Little Fish (2005)
Average Rating: 6.6/10
Reviews Counted: 27
Fresh: 24 | Rotten: 3
No consensus yet.
Average Rating: 6.2/10
Critic Reviews: 7
Fresh: 6 | Rotten: 1
No consensus yet.
Average Rating: 2.8/5
User Ratings: 79,799
A former drug-addict in her early thirties attempts to put her shady past to rest while paving the way for a brighter future in director Rowan Woods' tale of love, trust, and redemption in modern-day Australia. Tracy Heart (Cate Blanchett) hasn't lived her 32 years so much as she has simply survived them. Ravaged by the drug-addiction and determined to redeem herself in the eyes of her overworked single-mother Janelle (Noni Hazelhurst), Tracy makes a personal vow to open her own business and
Feb 24, 2006 Wide
Apr 11, 2006
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It's a sober, sensitive film ... about degrees of dependency, grief, guilt, recrimination and recuperation.
A small film with a big cast, Little Fish is notable for its performances.
If you say you'd watch Cate Blanchett in anything, here's your chance to prove it.
Cate Blanchett sinks into the role of a recovering drug addict in a thorny, compelling drama from Australia.
The actors are terrific, especially Weaving, who plays bottoming out as a tragedy spiked with gallows humor, and Blanchett, who digs deep into the booby-trapped nature of recovery. The revelation, however, is Rowan Woods, a major filmmaker in the making.
While Little Fish takes a turn for the generic in its final act, solid acting, an atmospheric soundtrack, and flare-filled cinematography more beautiful than an Apple screensaver are enough to keep the film afloat.
Fish finally puts its pieces together, unravelling the story strands in a dramatically resonant third act where the film finally lifts itself out of the doldrums.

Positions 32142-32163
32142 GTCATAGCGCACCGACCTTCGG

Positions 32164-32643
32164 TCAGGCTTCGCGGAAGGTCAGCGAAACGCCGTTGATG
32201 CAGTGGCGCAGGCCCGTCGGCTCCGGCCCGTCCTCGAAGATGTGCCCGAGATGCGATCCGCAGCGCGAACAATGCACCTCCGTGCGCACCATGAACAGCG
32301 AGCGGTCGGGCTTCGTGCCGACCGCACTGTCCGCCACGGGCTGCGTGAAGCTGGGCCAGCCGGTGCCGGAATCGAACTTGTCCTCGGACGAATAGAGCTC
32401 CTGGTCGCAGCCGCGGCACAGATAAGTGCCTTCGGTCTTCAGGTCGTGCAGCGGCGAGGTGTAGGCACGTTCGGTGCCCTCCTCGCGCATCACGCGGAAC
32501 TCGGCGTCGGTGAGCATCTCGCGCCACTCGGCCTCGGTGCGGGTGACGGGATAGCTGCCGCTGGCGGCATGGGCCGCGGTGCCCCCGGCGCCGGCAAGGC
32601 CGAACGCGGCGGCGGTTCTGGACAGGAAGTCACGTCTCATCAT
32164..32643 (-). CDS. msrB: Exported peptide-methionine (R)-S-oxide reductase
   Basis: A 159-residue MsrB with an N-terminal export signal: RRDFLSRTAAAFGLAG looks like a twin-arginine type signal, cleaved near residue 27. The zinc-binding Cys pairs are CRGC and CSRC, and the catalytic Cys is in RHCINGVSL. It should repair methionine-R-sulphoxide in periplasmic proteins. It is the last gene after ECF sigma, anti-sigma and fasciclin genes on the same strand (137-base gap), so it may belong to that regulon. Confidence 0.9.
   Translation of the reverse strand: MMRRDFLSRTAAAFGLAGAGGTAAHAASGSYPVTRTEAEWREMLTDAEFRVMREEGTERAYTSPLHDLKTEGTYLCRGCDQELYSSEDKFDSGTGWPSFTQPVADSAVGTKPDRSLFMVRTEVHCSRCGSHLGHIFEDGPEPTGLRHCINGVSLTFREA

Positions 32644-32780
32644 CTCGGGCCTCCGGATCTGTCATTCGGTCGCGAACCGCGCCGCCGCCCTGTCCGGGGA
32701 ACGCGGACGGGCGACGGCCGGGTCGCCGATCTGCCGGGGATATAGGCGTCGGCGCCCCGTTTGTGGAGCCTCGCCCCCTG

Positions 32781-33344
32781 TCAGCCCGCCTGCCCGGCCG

A superb cast, mostly playing roles against type, make Little Fish a captivating and emotionally involving film, delivered with the flourish of a filmmaker who knows his craft and what to do with it to reach his audience.
Little Fish will leave you full of admiration for its undeniable craft, but perhaps also not entirely sure what its point is.
Strong performances and meticulous direction make this consistently disconcerting, but the subplot distracts from the moving human drama.
Blanchett is superb as Tracy, a recognisable and believable character attempting to put her past behind her.
It's a tidy showcase for Cate Blanchett as a recovering drug addict struggling to throw off the shackles of her past, but Sam Neill and Hugo Weaving also shine ...
Blanchett is at her best in a complex, gripping role.... Weaving is a revelation, going completely against type.
Despite the slow and sluggish pacing, "Little Fish" extracts some excellent performances from its star cast.
Somber but beautifully played, Little Fish handles drug addiction in a manner unthinkable in mainstream films.
Realistic characters brought to life by dramatic performances so strong you forget you're watching actors.
Even with all it's many good points, it leads to an inevitable ending we see from the very beginning. One could do worse.
While it may be too oppressively downbeat for some viewers, Little Fish nonetheless represents another triumph for Blanchett.
The acting talent on display surmounts all the obstacles he puts in their way.
Fiercely loose and less ragged than it first appears, this story of persistent addiction and fragile recovery plays out in Sydney, Australia's blue-collar suburbs and features powerhouse performances by its stars.
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